But Ryan would be a burden, not a booster, for a Romney-led ticket.
Like Romney, Ryan is a son of privilege who has little real-world experience or understanding. He presents well on Sunday morning talk shows and in the rarified confines of Washington think tanks and dinners with his constituents—the Masters of the Universe on Wall Street—but his record in Congress and the policies he now promotes are political albatrosses.
For the most part, he has until recently flown under the radar—dazzling fellow Republicans with fiscal fancy footwork, while dancing around weak Democratic opposition in his home district.
But no more. This year, Ryan is being called out by an able challenger with actual experience in the private sector, as well as local government. Rob Zerban, the congressman’s Democratic challenger, is not fooled by Ryan’s budgetary blathering.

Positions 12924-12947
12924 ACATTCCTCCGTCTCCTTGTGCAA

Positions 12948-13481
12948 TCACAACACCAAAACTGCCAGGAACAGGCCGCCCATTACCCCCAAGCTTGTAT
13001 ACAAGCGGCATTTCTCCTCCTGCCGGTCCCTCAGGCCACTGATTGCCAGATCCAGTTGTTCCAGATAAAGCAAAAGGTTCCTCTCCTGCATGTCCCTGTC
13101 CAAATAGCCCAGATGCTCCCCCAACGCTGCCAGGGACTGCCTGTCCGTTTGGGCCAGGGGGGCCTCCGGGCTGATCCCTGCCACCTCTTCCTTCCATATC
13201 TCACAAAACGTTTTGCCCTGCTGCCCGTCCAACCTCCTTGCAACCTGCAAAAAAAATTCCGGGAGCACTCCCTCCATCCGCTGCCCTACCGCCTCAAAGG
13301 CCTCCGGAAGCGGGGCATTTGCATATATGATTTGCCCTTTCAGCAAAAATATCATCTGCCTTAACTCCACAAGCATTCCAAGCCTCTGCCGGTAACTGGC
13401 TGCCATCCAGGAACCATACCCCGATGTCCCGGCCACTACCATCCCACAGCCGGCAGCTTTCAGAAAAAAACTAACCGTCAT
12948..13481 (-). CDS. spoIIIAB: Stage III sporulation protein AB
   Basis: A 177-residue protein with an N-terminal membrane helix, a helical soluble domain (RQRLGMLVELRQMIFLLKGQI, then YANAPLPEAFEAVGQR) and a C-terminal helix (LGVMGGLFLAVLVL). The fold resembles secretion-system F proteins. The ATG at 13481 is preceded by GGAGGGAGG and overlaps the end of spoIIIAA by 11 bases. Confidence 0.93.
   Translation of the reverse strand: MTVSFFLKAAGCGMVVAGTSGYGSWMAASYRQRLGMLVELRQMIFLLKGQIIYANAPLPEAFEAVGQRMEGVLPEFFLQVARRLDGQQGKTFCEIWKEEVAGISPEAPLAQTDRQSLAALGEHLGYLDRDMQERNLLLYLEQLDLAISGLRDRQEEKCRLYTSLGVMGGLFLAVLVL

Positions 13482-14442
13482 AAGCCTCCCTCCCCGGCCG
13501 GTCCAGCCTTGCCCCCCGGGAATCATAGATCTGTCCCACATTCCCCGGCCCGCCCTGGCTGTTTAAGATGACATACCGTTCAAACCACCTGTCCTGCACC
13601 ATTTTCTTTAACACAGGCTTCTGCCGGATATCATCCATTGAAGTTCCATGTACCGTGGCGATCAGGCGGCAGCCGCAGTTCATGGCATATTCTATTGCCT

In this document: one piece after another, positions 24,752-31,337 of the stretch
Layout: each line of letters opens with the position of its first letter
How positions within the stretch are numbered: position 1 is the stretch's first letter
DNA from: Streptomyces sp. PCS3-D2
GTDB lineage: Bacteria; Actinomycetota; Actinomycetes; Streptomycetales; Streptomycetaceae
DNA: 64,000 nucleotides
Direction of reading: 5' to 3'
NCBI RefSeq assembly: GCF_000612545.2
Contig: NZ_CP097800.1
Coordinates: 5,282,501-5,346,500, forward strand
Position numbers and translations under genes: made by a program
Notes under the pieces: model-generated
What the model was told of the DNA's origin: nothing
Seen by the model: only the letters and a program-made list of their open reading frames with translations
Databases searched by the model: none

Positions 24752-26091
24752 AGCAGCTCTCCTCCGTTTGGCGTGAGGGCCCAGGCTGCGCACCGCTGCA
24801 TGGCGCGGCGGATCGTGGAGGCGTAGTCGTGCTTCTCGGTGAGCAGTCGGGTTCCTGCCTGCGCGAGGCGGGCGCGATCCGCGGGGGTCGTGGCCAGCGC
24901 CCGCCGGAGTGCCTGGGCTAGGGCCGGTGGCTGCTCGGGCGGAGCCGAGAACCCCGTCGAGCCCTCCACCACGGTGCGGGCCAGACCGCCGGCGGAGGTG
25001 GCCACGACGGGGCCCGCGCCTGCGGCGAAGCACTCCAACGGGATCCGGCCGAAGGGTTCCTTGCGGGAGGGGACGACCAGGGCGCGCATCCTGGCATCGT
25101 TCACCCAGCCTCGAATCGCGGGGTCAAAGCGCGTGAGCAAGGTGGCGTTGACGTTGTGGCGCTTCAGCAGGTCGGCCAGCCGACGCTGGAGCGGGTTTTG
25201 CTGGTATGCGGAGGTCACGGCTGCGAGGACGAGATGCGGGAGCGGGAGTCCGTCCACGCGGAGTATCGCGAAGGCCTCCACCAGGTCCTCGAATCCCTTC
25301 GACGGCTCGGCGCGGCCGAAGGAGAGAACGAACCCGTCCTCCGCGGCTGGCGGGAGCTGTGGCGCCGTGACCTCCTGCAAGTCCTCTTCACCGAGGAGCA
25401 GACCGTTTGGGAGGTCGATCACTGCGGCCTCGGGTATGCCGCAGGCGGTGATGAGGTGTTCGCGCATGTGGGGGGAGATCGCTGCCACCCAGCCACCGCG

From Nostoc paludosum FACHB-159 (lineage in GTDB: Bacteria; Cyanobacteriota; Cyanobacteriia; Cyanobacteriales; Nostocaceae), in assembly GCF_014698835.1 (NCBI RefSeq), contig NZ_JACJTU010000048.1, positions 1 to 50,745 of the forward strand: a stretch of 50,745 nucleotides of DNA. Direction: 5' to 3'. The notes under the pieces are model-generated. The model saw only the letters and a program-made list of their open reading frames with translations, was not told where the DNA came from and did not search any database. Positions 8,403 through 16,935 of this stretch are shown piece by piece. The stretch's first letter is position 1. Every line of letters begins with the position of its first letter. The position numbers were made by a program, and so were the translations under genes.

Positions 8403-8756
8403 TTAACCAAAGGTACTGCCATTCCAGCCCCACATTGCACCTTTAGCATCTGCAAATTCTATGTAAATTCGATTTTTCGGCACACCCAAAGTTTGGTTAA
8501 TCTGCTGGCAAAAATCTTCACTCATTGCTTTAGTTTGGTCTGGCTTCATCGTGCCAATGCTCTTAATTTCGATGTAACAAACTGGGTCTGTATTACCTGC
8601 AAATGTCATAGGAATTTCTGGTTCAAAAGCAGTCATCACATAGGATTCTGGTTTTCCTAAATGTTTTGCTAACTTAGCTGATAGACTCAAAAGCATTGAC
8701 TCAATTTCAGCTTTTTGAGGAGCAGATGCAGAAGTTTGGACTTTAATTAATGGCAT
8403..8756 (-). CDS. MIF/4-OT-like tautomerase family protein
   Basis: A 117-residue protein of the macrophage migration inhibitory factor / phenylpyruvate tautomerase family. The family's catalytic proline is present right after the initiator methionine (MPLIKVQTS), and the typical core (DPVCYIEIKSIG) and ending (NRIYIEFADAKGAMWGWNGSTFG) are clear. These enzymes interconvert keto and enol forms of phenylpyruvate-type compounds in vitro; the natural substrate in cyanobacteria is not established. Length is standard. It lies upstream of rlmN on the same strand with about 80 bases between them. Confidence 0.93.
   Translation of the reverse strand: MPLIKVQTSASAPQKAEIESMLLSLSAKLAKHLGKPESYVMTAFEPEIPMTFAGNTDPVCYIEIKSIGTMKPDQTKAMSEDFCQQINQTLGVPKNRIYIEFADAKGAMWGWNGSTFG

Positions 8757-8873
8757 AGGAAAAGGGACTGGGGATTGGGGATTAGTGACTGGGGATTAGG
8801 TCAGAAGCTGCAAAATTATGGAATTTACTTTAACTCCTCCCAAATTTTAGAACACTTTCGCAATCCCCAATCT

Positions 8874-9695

Zerban is familiar with Ryan’s record. And he has been calling the budget committee chairman out on his “faux fiscal credentials.”
”Congressman Paul Ryan can grandstand about the debt all he wants, but at the end of the day, Ryan is a root cause of many of the financial issues our country faces today,” says Zerban.”From supporting two unfunded wars, to dumping millions of senior citizens into the Medicare Part D ‘donut hole’ while tying the hands of the government to negotiate prescription drug prices, and from fighting for subsidies for Big Oil that his family personally benefits from, to supporting the unfunded Bush tax cuts for his wealthiest campaign contributors, Paul Ryan’s hypocrisy is astounding.”